MADISON, Wis. (AP) — Voters in Wisconsin will face a choice Tuesday of participating in a presidential primary election or heeding warnings from public health officials to stay away from large crowds during the coronavirus pandemic.
Hours after Democratic Gov. Tony Evers issued an order postponing the election for two months, the conservative-controlled Wisconsin Supreme Court on Monday sided with Republicans who said he didn’t have the authority to reschedule the race on his own. Conservative justices on the U. S. Supreme Court quickly followed with a ruling blocking Democratic efforts to extend absentee voting.
The decisions leave Wisconsin as the only state with an election scheduled in April that is proceeding as planned. As other states prepare to vote in May or June, Wisconsin will be closely watched for signs that fears of the coronavirus may depress turnout or cause other problems at the polls.
Evers said he had no other options after the state court ruled against him.
“There’s not a Plan B. There’s not a Plan C,” Evers said earlier Monday.
Joe Biden already has a commanding delegate lead over Bernie Sanders and the Wisconsin results aren’t likely to slow his march to the Democratic presidential nomination. But the tumult in one of the most critical general election battlegrounds was a reminder of how the coronavirus has upended politics during an election year. Beyond the shifts in the primary calendar, Biden and President Donald Trump have not been able to hold in-person campaign events and have moved most of their operations online. Sanders called Tuesday’s election “dangerous” and said his campaign will not engage in any traditional get-out-the-vote efforts.
The tension in Wisconsin over whether and how to proceed with the election has been building for weeks. Evers and Republicans initially agreed it was imperative for the election to proceed because thousands of local offices are on the ballot Tuesday for terms that begin in two weeks. There is also a state Supreme Court election.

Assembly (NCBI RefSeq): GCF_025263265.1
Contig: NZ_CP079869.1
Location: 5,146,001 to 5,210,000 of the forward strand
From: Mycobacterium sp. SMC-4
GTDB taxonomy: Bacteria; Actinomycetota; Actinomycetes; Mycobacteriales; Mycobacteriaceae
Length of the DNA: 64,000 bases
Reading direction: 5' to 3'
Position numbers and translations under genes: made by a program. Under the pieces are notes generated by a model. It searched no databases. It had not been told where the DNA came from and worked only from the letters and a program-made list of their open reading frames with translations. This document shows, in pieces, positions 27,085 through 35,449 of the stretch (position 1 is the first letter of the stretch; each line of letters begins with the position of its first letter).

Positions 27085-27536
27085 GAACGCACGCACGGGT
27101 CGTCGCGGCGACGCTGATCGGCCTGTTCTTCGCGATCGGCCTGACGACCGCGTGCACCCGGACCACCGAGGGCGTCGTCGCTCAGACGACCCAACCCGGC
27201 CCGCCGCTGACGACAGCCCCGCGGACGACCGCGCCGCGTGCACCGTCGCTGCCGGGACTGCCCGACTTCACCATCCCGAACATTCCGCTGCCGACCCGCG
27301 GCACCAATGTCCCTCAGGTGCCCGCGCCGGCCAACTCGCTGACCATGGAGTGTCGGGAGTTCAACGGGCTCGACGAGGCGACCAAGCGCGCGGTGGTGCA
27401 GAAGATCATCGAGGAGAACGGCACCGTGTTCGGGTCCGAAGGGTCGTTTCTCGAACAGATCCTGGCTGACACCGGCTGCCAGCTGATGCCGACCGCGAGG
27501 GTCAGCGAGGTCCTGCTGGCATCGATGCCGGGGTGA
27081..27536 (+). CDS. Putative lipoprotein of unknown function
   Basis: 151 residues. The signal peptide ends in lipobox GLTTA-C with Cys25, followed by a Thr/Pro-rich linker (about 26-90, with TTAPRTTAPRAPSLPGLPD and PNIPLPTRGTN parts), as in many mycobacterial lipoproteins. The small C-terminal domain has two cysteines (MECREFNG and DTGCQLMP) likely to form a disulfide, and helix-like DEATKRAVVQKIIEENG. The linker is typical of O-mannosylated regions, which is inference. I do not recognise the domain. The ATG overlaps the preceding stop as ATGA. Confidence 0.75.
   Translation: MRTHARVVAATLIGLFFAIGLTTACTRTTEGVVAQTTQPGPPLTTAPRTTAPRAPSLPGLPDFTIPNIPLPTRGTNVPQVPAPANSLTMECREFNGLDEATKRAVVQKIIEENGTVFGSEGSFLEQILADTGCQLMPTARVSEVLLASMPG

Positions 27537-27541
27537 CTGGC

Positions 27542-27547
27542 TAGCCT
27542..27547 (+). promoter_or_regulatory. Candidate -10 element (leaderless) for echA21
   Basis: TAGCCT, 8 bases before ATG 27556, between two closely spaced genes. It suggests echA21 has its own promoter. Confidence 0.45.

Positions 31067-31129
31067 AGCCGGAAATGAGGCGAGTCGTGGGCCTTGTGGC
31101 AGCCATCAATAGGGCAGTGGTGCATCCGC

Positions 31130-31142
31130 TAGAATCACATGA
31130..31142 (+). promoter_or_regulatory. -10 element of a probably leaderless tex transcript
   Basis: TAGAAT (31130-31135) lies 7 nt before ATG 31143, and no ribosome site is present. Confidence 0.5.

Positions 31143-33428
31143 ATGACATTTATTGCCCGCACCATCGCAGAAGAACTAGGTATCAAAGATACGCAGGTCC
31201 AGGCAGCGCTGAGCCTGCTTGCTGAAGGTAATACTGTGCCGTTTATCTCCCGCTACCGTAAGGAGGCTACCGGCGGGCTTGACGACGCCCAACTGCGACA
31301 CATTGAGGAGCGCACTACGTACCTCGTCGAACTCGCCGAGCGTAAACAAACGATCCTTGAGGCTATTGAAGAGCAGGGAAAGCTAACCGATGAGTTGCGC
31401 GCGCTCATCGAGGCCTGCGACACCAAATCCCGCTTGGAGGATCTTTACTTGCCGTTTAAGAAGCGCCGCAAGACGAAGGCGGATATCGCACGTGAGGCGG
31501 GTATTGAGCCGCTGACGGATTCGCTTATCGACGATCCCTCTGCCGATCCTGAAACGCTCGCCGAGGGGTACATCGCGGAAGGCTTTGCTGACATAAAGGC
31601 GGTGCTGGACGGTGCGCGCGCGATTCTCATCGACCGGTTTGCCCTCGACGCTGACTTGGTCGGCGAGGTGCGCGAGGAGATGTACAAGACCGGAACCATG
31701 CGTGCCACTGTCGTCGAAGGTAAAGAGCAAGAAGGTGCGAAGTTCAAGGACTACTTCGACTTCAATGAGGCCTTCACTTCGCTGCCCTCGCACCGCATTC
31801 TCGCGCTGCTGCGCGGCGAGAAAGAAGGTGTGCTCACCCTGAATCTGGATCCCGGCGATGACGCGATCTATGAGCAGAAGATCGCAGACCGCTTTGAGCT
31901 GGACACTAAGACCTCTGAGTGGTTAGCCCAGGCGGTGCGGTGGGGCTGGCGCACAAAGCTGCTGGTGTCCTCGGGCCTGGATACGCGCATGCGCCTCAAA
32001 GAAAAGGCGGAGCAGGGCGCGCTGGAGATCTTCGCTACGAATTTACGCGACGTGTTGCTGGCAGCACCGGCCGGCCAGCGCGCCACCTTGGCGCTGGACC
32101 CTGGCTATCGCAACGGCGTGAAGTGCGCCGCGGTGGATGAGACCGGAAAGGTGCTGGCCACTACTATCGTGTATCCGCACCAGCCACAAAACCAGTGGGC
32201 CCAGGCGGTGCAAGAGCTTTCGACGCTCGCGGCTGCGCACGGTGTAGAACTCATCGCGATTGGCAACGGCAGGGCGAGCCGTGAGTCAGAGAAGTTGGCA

Evers himself had questioned whether he had the power to reschedule the election, but said the worsening situation, including an increase in COVID-19 deaths from 56 on Friday to 77 on Monday, made clear there was no way to safely move forward. Evers said he sought the delay because he was motivated by protecting public health, not politics.
“The people of Wisconsin, the majority of them, don’t spend all their waking hours thinking about are Republicans or Democrats getting the upper hand here,” Evers said earlier Monday. “They’re saying they’re scared. They’re scared of going to the polls.”
He was thwarted by conservatives on two courts. The Wisconsin Supreme Court ruled 4-2, with four conservatives in support and two liberals against, that Evers lacked the authority to move the election on his own.
The U. S. Supreme Court split 5-4, with the five Republican-appointed justices siding with the national and state party to overturn a lower court ruling that expanded absentee voting. In an unsigned opinion, the court said absentee ballots must be hand-delivered by Tuesday evening or postmarked by Tuesday, alt... (Read more)
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Trump addresses nation: As we speak, I am dispatching thousands and thousands of heavily armed soldiers, military personnel, and law enforcement officers to stop the rioting, looting, vandalism, assaults, and the wanton destruction of property